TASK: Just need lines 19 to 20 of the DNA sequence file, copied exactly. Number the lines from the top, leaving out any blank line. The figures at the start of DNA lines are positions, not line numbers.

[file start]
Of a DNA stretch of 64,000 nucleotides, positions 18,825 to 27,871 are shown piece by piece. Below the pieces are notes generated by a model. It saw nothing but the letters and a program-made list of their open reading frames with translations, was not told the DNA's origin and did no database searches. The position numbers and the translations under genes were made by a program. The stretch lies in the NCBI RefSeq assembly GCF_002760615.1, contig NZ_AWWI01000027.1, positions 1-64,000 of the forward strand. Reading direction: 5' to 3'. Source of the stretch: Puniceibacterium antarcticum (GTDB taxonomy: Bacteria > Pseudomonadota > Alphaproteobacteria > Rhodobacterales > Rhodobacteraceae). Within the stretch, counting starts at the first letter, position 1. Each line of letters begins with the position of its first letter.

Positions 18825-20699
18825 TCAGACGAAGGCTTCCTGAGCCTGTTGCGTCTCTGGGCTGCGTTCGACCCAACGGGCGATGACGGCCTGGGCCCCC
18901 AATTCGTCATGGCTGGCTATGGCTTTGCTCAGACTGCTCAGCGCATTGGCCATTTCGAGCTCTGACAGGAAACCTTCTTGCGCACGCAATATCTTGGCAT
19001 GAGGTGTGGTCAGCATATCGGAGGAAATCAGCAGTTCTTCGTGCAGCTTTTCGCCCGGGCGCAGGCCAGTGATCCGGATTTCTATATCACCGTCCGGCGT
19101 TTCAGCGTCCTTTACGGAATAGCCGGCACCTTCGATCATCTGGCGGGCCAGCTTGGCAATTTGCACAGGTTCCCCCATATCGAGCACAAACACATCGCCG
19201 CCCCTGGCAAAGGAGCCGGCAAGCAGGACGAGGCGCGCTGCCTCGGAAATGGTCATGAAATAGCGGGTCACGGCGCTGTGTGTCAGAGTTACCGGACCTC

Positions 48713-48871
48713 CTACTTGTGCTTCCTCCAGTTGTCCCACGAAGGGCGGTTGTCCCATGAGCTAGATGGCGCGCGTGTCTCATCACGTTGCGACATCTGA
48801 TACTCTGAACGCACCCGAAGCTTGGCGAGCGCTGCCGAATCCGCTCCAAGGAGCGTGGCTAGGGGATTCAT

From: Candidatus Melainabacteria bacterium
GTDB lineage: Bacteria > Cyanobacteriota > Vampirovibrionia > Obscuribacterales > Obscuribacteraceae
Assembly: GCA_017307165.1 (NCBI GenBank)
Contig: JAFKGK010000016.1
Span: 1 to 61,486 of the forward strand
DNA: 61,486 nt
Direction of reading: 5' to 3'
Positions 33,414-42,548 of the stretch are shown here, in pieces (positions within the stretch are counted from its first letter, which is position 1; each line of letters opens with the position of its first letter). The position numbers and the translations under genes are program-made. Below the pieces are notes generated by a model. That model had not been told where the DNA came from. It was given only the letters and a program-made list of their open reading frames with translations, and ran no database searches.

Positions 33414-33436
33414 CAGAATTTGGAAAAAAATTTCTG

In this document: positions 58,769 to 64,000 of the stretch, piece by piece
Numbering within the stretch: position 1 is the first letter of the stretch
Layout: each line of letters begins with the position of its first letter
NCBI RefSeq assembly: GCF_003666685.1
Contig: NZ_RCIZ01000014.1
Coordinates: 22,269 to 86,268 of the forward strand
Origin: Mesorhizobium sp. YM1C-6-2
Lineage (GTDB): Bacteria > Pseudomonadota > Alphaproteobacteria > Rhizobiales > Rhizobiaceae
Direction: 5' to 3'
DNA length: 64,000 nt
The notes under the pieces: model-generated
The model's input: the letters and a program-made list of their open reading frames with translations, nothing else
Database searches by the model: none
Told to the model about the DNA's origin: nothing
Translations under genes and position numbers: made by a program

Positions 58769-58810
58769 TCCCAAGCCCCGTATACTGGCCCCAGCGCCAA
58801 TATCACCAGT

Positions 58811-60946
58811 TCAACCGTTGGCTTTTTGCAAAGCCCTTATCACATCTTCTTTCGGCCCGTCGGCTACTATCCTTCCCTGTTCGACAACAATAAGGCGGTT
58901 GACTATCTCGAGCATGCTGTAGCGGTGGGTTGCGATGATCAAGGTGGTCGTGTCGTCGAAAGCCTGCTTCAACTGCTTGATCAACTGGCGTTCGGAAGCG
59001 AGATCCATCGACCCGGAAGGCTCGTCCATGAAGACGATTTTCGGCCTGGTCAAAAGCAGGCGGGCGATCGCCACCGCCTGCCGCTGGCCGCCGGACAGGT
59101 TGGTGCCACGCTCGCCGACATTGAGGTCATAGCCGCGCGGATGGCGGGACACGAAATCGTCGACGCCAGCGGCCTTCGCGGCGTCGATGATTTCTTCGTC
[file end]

Positions 33414-33436
33414 CAGAATTTGGAAAAAAATTTCTG